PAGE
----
Chapter LXIII

Casey was safely in custody. Cora also had been taken on a second trip to the jail. They had been escorted into the headquarters, the doors of which had closed behind them and behind the armed men who guarded them. The streets were filled with an orderly crowd. They waited with that same absence of excitement, impatience, or tumult so characteristic of all the popular gatherings of that earnest time, save when the upholders of the law were gathered. After a long interval one of the committeemen, Dows by name, appeared at an upper window. He did not have to appeal for attention, and had barely to raise his voice.

"It is not the intention of the committee to be hasty," he announced. "Nothing more will be done to-day."

Silence greeted this statement. At last some one spoke up:

"Where are Casey and Cora?" he asked.

"The committee holds possession of the jail; all are safe," replied Dows.

With this assurance the crowd was completely satisfied, as it proved by dispersing quietly and at once.

Of the three thousand enrolled men, three hundred were retained under arms at headquarters; a hundred surrounded and watched the jail; the rest were dismissed. About midnight a dense fog descended on the city. The streets were deserted. But on the roofs of the jail and the adjacent buildings indistinct figures stalked to and fro in the misty moonlight.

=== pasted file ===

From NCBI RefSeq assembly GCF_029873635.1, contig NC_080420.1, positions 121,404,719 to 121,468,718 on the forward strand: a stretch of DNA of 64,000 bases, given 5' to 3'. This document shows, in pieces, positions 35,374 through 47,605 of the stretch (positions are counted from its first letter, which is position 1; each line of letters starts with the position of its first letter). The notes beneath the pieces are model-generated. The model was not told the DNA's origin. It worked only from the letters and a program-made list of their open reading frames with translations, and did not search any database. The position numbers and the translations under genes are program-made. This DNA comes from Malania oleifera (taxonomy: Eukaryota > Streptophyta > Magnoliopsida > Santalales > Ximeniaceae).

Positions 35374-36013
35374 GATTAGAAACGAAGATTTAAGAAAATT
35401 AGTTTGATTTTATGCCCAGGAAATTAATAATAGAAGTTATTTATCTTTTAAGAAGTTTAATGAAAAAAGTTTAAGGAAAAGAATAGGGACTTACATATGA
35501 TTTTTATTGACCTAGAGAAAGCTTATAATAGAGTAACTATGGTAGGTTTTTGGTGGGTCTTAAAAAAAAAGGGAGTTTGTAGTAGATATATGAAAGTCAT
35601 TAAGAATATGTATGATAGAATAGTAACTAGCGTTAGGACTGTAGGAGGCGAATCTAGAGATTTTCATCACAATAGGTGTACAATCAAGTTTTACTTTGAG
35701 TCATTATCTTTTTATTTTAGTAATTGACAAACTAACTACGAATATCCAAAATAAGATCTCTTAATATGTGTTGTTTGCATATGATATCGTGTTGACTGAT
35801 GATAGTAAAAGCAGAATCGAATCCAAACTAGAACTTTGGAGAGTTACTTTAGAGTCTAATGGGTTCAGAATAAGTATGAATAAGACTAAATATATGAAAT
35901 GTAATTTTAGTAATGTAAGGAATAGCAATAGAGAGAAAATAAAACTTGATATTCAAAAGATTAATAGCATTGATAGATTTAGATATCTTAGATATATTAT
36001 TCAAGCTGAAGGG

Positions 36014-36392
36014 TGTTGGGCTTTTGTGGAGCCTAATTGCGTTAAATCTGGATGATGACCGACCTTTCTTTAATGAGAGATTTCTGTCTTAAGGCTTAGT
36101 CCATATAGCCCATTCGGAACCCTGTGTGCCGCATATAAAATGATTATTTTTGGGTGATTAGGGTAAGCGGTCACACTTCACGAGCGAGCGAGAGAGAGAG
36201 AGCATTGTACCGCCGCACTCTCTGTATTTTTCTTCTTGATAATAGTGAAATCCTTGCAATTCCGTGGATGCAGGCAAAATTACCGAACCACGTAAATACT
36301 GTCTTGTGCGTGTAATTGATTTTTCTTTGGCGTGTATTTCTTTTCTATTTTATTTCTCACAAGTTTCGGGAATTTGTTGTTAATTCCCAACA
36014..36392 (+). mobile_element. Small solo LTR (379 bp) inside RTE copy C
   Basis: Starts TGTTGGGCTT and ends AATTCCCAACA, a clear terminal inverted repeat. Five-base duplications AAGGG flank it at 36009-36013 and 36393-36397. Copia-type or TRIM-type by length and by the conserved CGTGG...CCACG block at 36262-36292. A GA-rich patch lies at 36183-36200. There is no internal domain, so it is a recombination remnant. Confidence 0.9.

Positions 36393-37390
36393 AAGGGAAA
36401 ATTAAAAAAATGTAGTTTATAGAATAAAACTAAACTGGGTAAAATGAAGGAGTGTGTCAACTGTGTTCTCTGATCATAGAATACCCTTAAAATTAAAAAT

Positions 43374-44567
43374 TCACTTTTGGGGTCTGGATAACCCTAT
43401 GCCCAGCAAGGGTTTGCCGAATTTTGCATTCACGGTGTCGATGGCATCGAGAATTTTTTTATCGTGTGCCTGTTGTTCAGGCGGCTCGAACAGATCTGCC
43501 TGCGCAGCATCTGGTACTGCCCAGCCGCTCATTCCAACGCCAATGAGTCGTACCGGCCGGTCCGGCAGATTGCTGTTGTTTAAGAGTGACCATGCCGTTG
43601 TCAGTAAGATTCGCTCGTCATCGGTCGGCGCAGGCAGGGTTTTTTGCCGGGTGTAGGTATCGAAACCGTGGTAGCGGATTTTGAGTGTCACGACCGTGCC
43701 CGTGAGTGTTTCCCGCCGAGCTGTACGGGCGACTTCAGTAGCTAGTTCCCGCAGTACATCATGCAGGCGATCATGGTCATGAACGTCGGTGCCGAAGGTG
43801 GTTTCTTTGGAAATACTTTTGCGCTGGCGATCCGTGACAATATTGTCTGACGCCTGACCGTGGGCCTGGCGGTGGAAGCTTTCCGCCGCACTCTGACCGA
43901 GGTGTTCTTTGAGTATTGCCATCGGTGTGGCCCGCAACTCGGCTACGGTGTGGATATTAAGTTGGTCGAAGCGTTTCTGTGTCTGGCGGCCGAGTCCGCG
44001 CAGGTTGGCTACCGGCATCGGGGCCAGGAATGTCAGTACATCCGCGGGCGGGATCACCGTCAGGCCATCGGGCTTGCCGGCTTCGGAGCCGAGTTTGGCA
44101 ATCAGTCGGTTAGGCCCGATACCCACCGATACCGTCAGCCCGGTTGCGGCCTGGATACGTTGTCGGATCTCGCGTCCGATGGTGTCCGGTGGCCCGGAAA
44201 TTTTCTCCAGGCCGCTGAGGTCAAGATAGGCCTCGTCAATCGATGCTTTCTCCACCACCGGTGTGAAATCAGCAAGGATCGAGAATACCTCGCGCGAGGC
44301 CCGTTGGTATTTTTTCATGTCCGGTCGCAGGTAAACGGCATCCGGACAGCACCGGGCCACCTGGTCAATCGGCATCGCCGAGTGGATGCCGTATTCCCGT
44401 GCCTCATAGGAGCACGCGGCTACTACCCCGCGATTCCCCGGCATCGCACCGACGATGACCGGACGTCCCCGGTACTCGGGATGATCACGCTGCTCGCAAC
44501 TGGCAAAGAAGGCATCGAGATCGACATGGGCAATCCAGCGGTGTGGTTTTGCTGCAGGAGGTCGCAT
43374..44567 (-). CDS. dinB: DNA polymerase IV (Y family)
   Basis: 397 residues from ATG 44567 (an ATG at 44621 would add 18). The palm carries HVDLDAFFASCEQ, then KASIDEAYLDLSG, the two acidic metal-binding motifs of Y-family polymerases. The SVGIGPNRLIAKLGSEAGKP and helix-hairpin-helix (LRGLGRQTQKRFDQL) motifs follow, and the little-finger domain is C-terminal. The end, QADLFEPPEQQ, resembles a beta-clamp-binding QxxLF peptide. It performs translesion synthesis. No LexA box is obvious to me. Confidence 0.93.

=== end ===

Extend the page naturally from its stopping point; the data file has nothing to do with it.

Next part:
All next day, which was Monday, headquarters remained inscrutable. Small activities went forward. Guards and patrols were changed. The cannon was brought from before the jail. Early in the day a huge crowd gathered, packing the adjacent streets, watching patiently far into the night to see what would happen. Nothing happened.

But about the city at large patrols of armed men moved on mysterious business. Gun shops were picketed, and their owners forbidden to sell weapons. Evidently the committee was carrying out a considered plan.

Toward evening the weather thickened and a rain came on. It turned colder. Still the crowd did not disperse. It stood in its sodden shoes, hugging its sodden cloaks to its shoulders, humped over, waiting. About eight o'clock several companies in rigid marching formation appeared. A stir of interest, shivered through the crowd, but died as it became evident that this was only a general relief for those on duty during the day. At midnight, or thereabouts, the crowd went home; but again by first daylight the streets for blocks were jammed full. Still it rained with a sullen, persistence. Still nothing happened.

And all over the city business was practically at a stand. Knots of men stood conferring on every corner. Conversation in mixed company was very wary indeed. No man dared express himself too openly. The courts were empty. Some actually closed, on one excuse or another, but most went through a form of business. Some judges took the occasion to go to White Sulphur Springs on vacations, long contemplated, they said. These things occasioned lively comment. It was generally known that the Sacramento steamer of the evening before had carried several hundred passengers, all with pressing business at the capitol, or somewhere else. As our chronicler tells it: "A good many who had things on their minds left for the country." Still it rained; still the crowd waited; still the headquarters of the Committee of Vigilance remained closed and inscrutable.